International Ice Hockey Federation

Women celebrate 25 years

Women celebrate 25 years presents top-25 stories of all time

Published 11.03.2015 12:43 GMT+1 | Author Andrew Podnieks
Women celebrate 25 years
Canada’s Charline Labonte and USA's Molly Schaus shake hands after one of the battles for gold between the two nations. Photo: Dave Sandford / HHOF-IIHF Images
The 2015 IIHF Ice Hockey Women’s World Championship in Malmo, Sweden will open on 28th March and will mark the first major event since the Sochi Olympics.

But more than that, it marks the 25th anniversary of the year women’s hockey joined the IIHF family as an official international tournament.

To recognize the first quarter century of women’s hockey at the IIHF, writer and hockey historian Andrew Podnieks is producing his list of the top 25 stories in the history of the women’s game.

Some entries will be obvious, some perhaps a bit more obscure, and the ranking of the stories is sure to pique the interest of women’s hockey fans all over the world (not to mention raise the odd eyebrow or produce a provocative comment or two).

Some stories will be about an event; others about a player or team or game or moment in international women’s hockey. If it was important to the game’s history and development, it will find its way onto the list.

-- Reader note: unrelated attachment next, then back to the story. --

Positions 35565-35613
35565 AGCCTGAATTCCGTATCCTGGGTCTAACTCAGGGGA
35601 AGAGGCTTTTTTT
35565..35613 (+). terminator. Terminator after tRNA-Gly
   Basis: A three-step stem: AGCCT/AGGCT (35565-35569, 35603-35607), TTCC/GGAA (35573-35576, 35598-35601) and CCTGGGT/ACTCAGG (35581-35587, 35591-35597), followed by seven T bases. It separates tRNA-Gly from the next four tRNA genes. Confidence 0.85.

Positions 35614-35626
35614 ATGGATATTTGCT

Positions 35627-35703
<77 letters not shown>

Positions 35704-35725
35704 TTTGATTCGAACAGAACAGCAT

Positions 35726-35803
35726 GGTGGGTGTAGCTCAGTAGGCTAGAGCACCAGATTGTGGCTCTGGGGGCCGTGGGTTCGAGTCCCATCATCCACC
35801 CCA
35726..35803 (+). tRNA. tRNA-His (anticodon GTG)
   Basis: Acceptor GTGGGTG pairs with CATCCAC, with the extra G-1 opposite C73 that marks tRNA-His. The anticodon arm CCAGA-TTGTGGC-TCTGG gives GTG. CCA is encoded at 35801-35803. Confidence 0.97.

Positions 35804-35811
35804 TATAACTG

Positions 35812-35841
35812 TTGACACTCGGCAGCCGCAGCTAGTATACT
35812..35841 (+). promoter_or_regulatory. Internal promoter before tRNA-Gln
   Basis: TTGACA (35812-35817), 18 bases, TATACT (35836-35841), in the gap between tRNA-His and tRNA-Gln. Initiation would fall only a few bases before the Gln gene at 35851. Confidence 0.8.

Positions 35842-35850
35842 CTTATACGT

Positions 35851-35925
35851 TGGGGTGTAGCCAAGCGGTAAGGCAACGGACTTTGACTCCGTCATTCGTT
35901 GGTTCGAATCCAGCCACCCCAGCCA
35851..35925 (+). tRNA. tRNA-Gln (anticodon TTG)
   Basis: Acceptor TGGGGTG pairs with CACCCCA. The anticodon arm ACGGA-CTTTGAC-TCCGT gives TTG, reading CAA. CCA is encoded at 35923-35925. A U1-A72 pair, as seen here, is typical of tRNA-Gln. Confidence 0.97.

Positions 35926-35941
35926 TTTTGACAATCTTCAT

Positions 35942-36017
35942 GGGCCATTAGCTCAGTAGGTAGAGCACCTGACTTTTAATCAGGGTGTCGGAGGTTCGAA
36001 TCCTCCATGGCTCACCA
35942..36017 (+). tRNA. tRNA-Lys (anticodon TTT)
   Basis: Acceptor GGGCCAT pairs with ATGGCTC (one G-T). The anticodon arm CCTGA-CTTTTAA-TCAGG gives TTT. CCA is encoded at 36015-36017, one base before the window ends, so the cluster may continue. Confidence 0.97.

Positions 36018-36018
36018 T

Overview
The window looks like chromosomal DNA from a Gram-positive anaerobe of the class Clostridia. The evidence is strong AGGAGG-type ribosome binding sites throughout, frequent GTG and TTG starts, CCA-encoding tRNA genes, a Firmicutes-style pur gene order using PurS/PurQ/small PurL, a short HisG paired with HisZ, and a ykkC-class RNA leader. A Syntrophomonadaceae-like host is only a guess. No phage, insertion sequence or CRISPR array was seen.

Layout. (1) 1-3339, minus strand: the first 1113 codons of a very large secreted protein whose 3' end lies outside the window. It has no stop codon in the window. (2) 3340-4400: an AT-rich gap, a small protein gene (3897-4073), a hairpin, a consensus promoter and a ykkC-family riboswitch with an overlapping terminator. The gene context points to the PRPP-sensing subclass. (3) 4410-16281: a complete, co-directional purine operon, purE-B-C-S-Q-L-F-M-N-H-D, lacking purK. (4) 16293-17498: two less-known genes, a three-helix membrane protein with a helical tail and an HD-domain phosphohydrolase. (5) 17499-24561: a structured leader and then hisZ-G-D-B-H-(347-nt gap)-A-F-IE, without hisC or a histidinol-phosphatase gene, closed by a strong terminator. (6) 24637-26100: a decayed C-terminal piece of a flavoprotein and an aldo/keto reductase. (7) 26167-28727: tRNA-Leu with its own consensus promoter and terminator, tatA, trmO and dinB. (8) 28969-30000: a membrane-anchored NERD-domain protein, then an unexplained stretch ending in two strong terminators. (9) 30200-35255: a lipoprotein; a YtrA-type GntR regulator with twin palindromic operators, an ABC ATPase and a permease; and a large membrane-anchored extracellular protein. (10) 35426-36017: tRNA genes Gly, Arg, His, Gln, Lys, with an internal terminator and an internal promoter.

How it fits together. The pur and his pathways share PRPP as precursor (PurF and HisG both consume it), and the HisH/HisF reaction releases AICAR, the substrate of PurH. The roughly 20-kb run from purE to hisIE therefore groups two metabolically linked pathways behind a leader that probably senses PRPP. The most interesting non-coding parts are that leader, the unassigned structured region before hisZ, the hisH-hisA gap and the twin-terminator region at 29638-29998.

The first story will run today, #25, and one story each day will appear on counting down until #1 is unveiled the morning of the medal games in Malmo, on 4th April 2015.

That first Women’s Worlds event in 1990, in Ottawa, Canada, was a remarkable success. Fans embraced the teams and the games, and the all-North American final was broadcast live on TSN. International women’s hockey was born.

In the first years, the WW was a bi-annual event, but after the women’s version of the game became a full-medal sport at the Olympics in 1998 in Nagano, it became an annual event played in every year except Olympic years.

The first four Women’s Worlds were held in 1990, 1992, 1994, and 1997 and were dominated by Canada, but it was the Americans who claimed that first Olympics gold in Nagano 1998.

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Indeed, the Canada-United States rivalry has dominated the women’s game, each nation pushing the other to improve, and both North Americans, in turn, forcing the rest of the world to improve or be left behind.

Finland was equally dominant as bronze winners in the 1990s, but Sweden made a dramatic entrance in 2002 by winning Olympic bronze thanks to teen goalie Kim Martin.

Russia and Switzerland joined the medal ranking too and also countries like China, the Czech Republic, Germany and Japan have all made tremendous strides in homegrown development, and the players today are bigger, faster, and stronger than they have ever been.

Twenty-five years on, the 1990 event looks slow by comparison, thanks to the dedication of players, coaches, and volunteers around the world focused on improving the game and developing skills.

So sit back and relax, and check into every day for the next 25 days as we count down the top 25 stories in the 25 years of international women’s hockey while following exciting hockey at the 2015 IIHF Ice Hockey Women’s World Championship in Malmo!


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